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BBC’s ‘A Very British Scandal’ is a frigid, flaccid and frustrating affair

The mini-series about the scandalous divorce between the Duke and Duchess of Argyll doesn’t trust its audience to learn the proper lessons from its tale of aristocratic lust gone wrong.

The three-part BBC series released this week, A Very British Scandal, recounts the tumultuous marriage of the Duke of Argyll, Ian Campbell, and his third wife, Margaret Whigham, and their very public and seedy divorce in 1963.

The scandalous part of this very British story is that during the divorce proceedings, Ian accused Margaret of adultery and had the pictures to prove it. Most notable of these saucy photos showed Margaret performing oral sex on a mysterious ‘headless man,’ so dubbed because his head was not visible in the picture.

Margaret ‘The Dirty Duchess’ giving a blow job to a headless man sounds like either the strangest horror movie porn imaginable or the wet dream of a tabloid headline writer, but this very British scandal is all too true.

The series is an often frustrating, uneven, mixed bag of a drama. It stars Claire Foy – best known for her role as Queen Elizabeth II on The Crown – as Margaret, the rich and beautiful socialite who claims to “love sex” and be “very good at it.” Margaret is sort of like a 1950s Kardashian, as she’s a socialite celebrity with a bevy of paparazzi trailing her every move.

After Margaret divorces her first husband, she meets the caddish Captain Ian Campbell (Paul Bettany), the newly anointed Duke of Argyll, who is married to his second wife and apparently actively looking for his third.

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Foy is an appealing actress but, as beautiful as she is, she seems somewhat miscast as the “highly sexed woman” Margaret. Foy is a rather rigid and frigid on-screen presence, and therefore is not a comfortable fit as the libidinous Margaret.

Like Foy, Bettany too is a skilled actor, but doesn’t quite work as Ian. While Bettany certainly looks like an often crazy and lazy lord, he does not strike one as much of a lothario.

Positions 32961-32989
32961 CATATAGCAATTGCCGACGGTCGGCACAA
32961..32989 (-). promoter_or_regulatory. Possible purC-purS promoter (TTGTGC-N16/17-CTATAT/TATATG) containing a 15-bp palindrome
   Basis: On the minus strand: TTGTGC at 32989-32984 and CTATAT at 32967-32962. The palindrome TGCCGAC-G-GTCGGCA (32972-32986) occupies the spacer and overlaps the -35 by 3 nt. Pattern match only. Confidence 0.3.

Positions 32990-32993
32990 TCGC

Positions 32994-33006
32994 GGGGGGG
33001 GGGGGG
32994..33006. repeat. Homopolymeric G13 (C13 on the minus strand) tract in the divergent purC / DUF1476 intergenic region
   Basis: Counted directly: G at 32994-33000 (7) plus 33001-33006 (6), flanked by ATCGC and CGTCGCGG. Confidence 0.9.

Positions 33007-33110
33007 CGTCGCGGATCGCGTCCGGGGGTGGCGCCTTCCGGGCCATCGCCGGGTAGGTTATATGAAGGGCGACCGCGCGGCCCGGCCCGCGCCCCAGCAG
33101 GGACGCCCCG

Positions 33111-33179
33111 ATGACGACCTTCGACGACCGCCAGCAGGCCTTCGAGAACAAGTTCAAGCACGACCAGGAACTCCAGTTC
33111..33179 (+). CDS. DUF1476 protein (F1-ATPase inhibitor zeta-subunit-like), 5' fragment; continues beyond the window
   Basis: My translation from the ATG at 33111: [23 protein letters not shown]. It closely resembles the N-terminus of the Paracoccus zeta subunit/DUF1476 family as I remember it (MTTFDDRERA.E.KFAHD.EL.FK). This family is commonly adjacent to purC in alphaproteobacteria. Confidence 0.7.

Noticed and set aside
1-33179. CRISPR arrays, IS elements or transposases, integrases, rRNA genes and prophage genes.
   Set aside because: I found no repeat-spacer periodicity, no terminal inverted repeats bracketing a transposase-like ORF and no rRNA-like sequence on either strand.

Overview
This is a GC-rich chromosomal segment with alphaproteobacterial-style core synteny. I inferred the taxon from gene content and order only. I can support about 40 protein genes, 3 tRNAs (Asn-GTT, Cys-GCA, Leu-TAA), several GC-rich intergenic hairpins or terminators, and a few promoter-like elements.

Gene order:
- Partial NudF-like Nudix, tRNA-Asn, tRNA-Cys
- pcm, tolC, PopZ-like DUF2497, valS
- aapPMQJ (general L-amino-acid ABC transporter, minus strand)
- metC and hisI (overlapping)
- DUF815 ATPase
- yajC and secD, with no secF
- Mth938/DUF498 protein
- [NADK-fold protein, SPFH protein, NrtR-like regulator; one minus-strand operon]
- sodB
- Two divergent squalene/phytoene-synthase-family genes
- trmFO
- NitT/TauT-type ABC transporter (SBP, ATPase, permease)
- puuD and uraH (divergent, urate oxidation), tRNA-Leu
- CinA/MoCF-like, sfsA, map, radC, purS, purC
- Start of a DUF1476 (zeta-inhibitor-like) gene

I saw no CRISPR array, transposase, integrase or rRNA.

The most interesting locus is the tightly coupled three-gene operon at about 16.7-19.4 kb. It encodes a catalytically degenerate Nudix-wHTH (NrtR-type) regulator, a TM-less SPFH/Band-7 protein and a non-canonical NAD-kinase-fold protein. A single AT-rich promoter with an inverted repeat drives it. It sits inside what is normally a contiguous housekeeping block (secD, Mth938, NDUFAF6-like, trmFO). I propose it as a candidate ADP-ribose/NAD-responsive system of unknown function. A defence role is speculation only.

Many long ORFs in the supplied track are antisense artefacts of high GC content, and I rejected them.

Despite its flaws, what is appealing about A Very British Scandal is that, at first anyway, it appears to be more interested in telling a semblance of the truth rather than pandering to its lesser cultural political instincts.

For example, neither Margaret nor Ian come across as the good guy in this tale of woe. In fact, the show most often seems like a case of two horrible people doing horrible things to each other.

Margaret is a shameless, near-compulsive liar and her non-sexual sins are substantially more egregious than her alleged sexual ones. For instance, she forges love letters to Ian’s ex-wife and sends them to Ian, forcing him to doubt the paternity of his children. She also tries to run a scam where she would buy a baby (she’s incapable of carrying a child after an accident) and claim it’s her and Ian’s and thus an heir to the Duke of Argyll title. And then there’s the time she publicly accused her step-mother of having an affair with Ian…thus basically stressing her already ill father to death.

Ian is a real piece of work, too. At best he’s a lazy aristocratic womanizer suffering from WWII prison-camp-related PTSD. At worst, he’s an erratic, volatile, violent, abusive, alcoholic, amphetamine-addicted sociopath. Ian is like a vampire who sinks his teeth into women and drains them of their life force, and their bank accounts of any money.

Like I said, these are two horrible people doing horrible things to each other.

There is no hero here and no noble victim, just two entitled upper-class twits trying to entertain themselves while their worthless lives slowly pass.

Unfortunately, after spending its three-hour run time allowing its audience to see the ugly and unvarnished truth about its subjects, A Very British Scandal makes the most curious of decisions when concluding.

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After the action ended a postscript popped up on-screen that set out to remove all agency from the audience by informing them what they were supposed to think about the preceding drama. The ham-handed postscript tells viewers that what they just witnessed was the “first time a woman was publicly shamed by the UK mass media.” Oh, is that what it was?

It also informs the viewer that the dastardly Duke of Argyll married an American heiress five months after the divorce and, just to prove in contrast how noble Margaret truly was, it also tells the audience that she never revealed the name of the ‘headless’ man she sexually serviced.

It’s utterly pathetic that the producers of this show felt they needed to hammer the audience over the head with the “proper” conclusions they were supposed to reach. God forbid anyone walk away from this series without understanding that what it’s really all about is feminist victimhood and the suffocating power of the patriarchy.

If you thought this was maybe a story about two hurt and wounded people hurting and wounding each other because they were raised in a vapid and corrupted aristocracy devoid of any substance, purpose, meaning, or moral and ethical grounding, then the producers want you to know that you’re not only wrong but bad.

By so shamelessly not trusting their audience and their own storytelling ability, the producers of A Very British Scandal not only undermined the power of their drama but also neutered their own credibility.

The series is at best a forgettable mediocrity, and the people who made it would be wise to worry more about putting out a quality product than about insulting their viewers by trying to control the conclusions they reach.

https://ift.tt/3eAoQ6g 29, 2021 at 09:57PM
from RT – Daily news

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